All in the family
Strength of society depends on the strength of its families
SOCIETY BY BHUSHAN BAZAZ
Family is the institution to which we owe our humanity. We know no other way of making human beings except by bringing them up in a family. The family is the oldest, fundamental and most enduring of all human institutions. It is the corner of society and our personal lives. The family is the primary group, one of the purest form available. No other group is more intimate, informal and spontaneous.
The infant does not join family, he is born into it, and the ties are so binding that he may not really break them except through death. It is the family, which gives the child his earliest and first experience in living. It takes care of him when he is completely unformed, before any other agency or society has had any chance to affect him. By the time the child is exposed to non-family influences, he already has a basic repertory of patterns for meeting life’s challenges. The deep biological intimacies of mother and child and the sharing of experience of family members, give to the family life a special character. It has frequently been pointed out that the family, partly because of the relations of touch which are possible within it, is more intimate than any other group. The family gives the child a name and a place, a home to which his right is unquestioned, a mother to comfort and care for him, and a father to lead him or her into adulthood.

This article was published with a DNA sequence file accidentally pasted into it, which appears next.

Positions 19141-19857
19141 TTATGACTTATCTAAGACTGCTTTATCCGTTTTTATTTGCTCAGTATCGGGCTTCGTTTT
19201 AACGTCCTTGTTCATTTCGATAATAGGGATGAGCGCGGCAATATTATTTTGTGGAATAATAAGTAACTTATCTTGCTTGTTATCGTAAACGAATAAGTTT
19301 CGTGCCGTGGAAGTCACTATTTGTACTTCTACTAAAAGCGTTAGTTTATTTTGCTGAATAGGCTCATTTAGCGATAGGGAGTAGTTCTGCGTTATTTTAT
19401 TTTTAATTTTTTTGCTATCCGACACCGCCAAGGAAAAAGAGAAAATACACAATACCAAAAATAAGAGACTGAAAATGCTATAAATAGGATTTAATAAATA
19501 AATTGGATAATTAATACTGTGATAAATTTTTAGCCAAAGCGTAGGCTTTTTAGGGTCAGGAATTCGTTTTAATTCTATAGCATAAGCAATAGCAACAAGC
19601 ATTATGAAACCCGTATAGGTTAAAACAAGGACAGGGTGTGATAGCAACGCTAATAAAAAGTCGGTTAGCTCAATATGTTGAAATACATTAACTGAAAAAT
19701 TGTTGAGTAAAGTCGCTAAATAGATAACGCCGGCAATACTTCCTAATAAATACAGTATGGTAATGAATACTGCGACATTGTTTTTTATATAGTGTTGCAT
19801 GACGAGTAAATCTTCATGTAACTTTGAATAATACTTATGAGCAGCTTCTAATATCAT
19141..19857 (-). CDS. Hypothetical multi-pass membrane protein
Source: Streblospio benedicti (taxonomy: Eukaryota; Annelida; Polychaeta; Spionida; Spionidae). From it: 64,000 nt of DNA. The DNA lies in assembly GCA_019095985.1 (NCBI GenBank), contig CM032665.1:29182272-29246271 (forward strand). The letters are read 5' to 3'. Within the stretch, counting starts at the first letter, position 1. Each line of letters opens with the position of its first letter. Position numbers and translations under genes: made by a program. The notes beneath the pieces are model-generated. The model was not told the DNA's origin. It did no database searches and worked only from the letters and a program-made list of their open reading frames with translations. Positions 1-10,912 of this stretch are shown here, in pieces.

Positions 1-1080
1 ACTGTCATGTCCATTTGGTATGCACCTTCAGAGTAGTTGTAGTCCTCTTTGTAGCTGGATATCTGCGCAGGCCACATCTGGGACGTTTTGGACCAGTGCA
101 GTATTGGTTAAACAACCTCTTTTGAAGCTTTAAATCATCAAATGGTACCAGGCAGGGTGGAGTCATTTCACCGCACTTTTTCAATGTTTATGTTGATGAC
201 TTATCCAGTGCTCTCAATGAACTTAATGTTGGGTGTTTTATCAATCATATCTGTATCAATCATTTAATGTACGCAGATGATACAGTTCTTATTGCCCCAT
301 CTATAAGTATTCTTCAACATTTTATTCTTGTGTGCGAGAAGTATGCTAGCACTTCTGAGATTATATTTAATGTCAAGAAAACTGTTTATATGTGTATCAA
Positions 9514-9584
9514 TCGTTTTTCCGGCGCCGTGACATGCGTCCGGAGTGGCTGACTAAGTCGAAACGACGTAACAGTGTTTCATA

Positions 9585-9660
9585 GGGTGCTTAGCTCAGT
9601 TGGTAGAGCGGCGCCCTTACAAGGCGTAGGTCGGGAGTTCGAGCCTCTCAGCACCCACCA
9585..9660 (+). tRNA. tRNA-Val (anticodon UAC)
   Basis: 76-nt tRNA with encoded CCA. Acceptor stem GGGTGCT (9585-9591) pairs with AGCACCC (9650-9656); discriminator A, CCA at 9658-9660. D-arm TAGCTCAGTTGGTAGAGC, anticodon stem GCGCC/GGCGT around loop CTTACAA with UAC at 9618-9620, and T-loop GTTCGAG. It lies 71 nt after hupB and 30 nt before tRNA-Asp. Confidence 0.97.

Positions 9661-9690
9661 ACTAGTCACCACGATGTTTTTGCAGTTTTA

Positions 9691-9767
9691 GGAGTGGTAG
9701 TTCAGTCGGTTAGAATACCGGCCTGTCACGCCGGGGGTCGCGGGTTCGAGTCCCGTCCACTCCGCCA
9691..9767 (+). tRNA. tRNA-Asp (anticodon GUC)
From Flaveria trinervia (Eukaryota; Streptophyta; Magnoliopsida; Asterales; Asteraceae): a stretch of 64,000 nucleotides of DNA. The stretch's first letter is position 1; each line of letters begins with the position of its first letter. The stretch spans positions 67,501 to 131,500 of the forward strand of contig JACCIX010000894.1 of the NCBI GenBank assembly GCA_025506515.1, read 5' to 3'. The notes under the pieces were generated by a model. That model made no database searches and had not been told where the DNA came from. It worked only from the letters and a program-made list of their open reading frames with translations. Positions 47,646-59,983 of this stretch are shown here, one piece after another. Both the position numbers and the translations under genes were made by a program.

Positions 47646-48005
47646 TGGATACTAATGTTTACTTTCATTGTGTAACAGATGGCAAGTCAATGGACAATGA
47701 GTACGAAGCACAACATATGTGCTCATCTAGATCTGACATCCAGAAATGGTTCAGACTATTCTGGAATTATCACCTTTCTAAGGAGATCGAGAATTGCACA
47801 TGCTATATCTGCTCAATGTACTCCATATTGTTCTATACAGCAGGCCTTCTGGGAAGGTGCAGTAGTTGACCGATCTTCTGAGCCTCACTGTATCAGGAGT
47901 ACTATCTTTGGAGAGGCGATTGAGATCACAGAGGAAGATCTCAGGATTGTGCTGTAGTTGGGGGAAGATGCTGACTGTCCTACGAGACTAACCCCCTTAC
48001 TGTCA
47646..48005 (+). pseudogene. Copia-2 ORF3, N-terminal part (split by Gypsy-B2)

The value of unselfish behaviour is taught more readily and at the appropriate stages of development, in the small and intimate world of the family. It is assumed that the child who learns responsibility in the family will transfer this learning to social relationship outside the family. However this need not necessarily happen unless the quality of family upbringing is sound.
The family exerts a consistent influence upon the child. The child changes teachers yearly but keeps the same parents all his life. It is also true that in the course of a given week the child spends even more of his waking hours at home than at the school. However, at certain stages in a boy’s life his friends become more important than his family, but then even friends change but the family remains. Family is the only stable institution in which the growing child finds security. Within the enveloping life of the family each child learns who he is, what he is, and what he may become- what it is, infact, to be a full human being.